"I said, 'You're kidding, mate, keep looking'," Maloney says now with a smirk.
Even though he had played only four games for the Melbourne Storm in 2009 and was desperate to find a club that might give him more first-grade opportunities, the Warriors didn't interest him. He didn't fancy the travel and didn't fancy New Zealand.
Now, virtually every club in the competition fancies him.
Maloney has become one of the NRL's standout players and many are calling for him to be part of Australia's squad for the upcoming Four Nations.
It's an indication of Maloney's growing stature that he's being talked about in a country with plenty of quality halves.
He's a man in demand, and it's likely most clubs will have made an inquiry to his agent, Wayne Beavis. A recent report out of Australia suggested seven clubs were interested in him but that number must surely have increased after Maloney guided the Warriors to this weekend's grand final.
The Warriors want him to stay but Beavis said in July the club would need to come up with some "serious money" or risk losing the chirpy playmaker when his contract expires at the end of 2012.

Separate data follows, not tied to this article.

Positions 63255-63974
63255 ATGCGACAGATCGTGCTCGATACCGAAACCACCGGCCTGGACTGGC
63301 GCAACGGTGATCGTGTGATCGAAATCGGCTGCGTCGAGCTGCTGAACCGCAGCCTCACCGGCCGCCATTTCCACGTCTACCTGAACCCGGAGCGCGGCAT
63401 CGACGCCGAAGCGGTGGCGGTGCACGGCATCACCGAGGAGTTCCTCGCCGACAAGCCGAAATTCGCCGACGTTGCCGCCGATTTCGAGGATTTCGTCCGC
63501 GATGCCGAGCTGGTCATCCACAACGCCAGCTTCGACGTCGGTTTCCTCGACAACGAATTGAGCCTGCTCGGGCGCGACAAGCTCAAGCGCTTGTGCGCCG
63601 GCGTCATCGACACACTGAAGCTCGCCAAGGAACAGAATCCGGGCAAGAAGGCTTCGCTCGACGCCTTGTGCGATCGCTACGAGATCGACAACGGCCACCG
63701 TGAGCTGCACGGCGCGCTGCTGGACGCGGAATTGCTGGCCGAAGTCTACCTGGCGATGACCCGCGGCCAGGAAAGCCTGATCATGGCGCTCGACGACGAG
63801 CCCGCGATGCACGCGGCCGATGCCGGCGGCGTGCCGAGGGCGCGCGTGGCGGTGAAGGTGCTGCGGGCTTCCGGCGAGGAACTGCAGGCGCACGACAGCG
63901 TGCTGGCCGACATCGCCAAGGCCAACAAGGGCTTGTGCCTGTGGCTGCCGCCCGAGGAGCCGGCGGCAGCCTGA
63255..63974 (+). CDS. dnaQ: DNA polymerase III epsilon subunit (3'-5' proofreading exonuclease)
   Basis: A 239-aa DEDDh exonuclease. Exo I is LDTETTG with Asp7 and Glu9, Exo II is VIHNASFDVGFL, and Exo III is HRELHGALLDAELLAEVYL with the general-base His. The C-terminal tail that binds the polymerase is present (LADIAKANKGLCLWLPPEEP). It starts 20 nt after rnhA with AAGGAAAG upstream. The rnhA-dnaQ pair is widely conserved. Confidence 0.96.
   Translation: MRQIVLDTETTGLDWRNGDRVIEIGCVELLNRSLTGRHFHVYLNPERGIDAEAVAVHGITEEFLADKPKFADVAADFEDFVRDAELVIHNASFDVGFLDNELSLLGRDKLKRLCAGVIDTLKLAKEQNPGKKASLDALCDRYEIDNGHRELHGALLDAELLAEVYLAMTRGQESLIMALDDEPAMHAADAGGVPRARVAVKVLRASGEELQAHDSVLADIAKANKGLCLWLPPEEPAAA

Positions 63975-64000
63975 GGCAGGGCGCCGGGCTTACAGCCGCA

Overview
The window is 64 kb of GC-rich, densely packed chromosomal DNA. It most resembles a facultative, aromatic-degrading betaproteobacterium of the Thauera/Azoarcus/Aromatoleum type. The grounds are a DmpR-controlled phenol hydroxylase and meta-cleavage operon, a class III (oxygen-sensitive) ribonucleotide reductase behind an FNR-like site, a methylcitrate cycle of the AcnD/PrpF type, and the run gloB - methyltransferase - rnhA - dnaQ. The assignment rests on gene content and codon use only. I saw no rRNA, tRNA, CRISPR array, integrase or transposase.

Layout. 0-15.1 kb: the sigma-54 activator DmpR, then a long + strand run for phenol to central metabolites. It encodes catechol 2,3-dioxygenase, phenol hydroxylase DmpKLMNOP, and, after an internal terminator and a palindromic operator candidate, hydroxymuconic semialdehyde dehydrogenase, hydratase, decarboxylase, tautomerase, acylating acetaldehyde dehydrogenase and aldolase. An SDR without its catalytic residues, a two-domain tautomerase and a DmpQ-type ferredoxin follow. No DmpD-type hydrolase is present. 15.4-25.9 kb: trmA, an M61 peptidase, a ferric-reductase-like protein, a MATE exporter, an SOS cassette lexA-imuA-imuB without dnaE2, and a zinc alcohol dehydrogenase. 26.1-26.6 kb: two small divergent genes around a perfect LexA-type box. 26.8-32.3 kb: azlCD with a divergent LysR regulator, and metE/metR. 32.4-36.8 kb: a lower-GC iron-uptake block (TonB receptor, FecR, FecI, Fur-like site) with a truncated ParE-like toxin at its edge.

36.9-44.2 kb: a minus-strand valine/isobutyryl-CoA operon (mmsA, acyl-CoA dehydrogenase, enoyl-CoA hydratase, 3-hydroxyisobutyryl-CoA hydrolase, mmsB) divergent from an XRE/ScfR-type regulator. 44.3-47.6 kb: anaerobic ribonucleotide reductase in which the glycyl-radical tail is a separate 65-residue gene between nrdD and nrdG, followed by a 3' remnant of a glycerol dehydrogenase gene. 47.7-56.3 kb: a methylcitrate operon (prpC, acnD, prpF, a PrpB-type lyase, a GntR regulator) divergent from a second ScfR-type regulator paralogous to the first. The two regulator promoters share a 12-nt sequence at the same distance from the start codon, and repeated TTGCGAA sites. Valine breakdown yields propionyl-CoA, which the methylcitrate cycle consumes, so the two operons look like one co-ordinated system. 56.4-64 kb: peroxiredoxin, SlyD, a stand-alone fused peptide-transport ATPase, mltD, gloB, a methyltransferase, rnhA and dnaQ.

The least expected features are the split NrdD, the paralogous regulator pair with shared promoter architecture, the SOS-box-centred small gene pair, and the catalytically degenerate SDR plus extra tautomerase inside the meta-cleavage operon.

The prospect of what the Warriors could do long-term with Maloney and Shaun Johnson has already been illustrated with their run to the grand final.
Maloney and Johnson complement each other well because they provide two points of attack and two good kicking games. Maloney is also the conductor as he barks out orders during a game and his competitiveness is contagious.
He sidesteps any talk of contracts, saying he will consider his options at the end of the season, but you get the sense he will depart. The current Warriors' management doesn't have a history of throwing big money at players and Maloney is still very much the boy from Orange, the agricultural and mining town 200km west of Sydney, who speaks with a heavy Australian accent.